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Buddha’s Birthday Celebrated in Seoul
What Buddha's Birthday Means to S. Koreans
By Elise Yoon
Staff Reporter
Lanterns and vendors line the street in Bongwon-dong, Seodaemun-gu, Seoul on Buddha's Birthday of May 12, 2008.

May 12, 2008 marked the holiday of Buddha's Birthday. Also known as Vesak, Buddha's Birthday is a national holiday in South Korea. It is called Bucheonim osin nal, meaning in Korean, "the day Buddha arrived." Because it is determined by the Lunar Calendar, the date of the holiday changes each year. Next year's celebration will occur on May 2, 2009.

There are 18 different sects of Buddism in South Korea but by far the most popular is that of the Chogye Order. Chogye is unique to Korea; while it originally began as the Zen sect brought over from China; over time it has absorbed aspects other sects and of indigenous Korean shamanist religious tradition.

The purpose of the Buddha's Birthday holiday is to celebrate the life, death, and enlightenment of the Buddha as well as his teachings. On this day, Buddhists go to temples to pray and celebrate.

A father teaches his daughter the Bathing of the Buddha custom.

One specific ceremony is that of Bathing the Buddha. While literally washing a statue of the young Buddha, Siddartha, this act is meant to also cleanse greed, hatred, and other evils from the body and mind. In doing this, one also hopes for the purification of society.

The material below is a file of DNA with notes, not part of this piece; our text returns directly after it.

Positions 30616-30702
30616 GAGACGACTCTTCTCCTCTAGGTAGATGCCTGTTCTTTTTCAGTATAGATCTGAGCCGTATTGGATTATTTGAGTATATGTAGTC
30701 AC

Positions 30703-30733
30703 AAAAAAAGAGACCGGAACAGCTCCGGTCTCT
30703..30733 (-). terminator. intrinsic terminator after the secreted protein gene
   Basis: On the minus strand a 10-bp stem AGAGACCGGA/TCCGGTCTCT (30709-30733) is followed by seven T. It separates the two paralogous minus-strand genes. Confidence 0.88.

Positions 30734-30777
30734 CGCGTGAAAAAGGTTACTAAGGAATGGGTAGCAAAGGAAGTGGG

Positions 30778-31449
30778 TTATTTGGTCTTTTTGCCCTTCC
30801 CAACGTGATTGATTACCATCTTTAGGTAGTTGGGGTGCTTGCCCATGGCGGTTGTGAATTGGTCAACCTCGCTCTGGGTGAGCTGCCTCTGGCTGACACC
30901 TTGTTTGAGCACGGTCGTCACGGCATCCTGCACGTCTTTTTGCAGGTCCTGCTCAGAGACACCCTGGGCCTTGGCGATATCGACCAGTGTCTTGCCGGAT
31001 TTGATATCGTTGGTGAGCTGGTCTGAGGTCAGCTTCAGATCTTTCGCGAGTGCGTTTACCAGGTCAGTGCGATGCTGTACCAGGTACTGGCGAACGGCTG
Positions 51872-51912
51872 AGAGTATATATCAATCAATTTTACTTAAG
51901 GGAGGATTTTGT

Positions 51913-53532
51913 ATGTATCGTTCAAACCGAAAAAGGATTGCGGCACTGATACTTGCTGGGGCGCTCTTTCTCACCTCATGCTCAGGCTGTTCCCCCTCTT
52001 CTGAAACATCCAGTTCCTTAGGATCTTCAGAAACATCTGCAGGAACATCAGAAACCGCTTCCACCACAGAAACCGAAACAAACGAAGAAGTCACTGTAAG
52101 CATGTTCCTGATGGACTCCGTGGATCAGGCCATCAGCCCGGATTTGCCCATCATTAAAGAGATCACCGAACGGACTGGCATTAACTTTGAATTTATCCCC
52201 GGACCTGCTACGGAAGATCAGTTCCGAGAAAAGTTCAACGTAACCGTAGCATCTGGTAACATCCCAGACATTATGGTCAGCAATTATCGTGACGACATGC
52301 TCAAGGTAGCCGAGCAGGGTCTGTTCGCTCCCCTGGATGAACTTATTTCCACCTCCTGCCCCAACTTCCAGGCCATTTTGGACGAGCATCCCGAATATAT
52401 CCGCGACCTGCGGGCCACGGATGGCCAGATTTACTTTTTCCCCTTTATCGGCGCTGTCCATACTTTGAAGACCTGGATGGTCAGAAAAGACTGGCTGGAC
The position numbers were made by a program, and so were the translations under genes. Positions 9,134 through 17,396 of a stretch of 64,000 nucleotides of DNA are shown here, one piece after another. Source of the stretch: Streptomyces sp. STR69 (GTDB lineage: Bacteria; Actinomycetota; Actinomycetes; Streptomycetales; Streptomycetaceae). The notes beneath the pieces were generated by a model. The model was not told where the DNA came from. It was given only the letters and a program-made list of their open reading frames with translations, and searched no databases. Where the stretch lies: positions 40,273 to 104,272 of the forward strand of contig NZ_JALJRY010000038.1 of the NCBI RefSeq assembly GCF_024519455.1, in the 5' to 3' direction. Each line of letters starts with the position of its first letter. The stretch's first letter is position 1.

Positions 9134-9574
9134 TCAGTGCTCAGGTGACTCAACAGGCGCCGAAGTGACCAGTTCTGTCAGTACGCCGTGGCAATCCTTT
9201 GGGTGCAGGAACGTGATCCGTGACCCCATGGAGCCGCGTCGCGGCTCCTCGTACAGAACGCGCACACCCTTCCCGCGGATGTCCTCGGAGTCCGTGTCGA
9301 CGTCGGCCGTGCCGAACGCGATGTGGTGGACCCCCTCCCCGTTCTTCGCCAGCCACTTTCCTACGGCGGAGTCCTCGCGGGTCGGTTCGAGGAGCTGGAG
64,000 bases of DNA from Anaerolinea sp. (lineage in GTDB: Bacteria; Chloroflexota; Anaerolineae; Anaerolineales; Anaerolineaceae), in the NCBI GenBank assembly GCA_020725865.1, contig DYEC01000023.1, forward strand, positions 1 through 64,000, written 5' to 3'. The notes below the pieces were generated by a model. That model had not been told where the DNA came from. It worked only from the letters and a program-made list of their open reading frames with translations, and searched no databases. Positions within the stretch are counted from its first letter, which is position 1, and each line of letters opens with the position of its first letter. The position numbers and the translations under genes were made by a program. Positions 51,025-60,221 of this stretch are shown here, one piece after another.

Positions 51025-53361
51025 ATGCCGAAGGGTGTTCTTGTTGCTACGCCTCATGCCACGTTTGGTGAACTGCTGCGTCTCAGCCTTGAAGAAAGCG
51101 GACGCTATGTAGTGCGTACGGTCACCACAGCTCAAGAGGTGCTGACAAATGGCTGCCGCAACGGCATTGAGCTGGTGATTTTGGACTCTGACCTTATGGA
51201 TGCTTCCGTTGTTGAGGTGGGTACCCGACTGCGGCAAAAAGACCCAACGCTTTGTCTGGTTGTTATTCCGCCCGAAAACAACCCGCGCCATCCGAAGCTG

The Lotus Lantern Lightings and Chanting Ceremony ends the day. Temple-goers dedicate lanterns in order to help themselves and others attain enlightenment; it is also done to help the world become a better place.

During the month of May, colorful lanterns are hung to cover temple grounds. These lanterns flood out and extend along the streets. In a similar fashion, street vendors line the streets selling everything from makoli (Korean traditional rice wine) to kebabs to prayer beads to cotton candy.

A monk counts dedicated lanterns at the Bongwonsa Temple grounds in Bongwon-dong, Seodaemun-gu, Seoul.

Traditional folk musicians perform in open spaces, men and women dance, and families eat together. While these proceedings are not all necessarily part of the Buddhist tradition, the day has become an integral part of modern Korean culture. Having work and school off, the day is one of celebration for all.

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Elise Jong-Eun Yoon is serving as a staff reporter of The Seoul Times. She studied telecommunications at Michigan State University in the US. She covers the diplomatic community, travel industry, and other cultural events. Her hobbies include listening to music and swimming.






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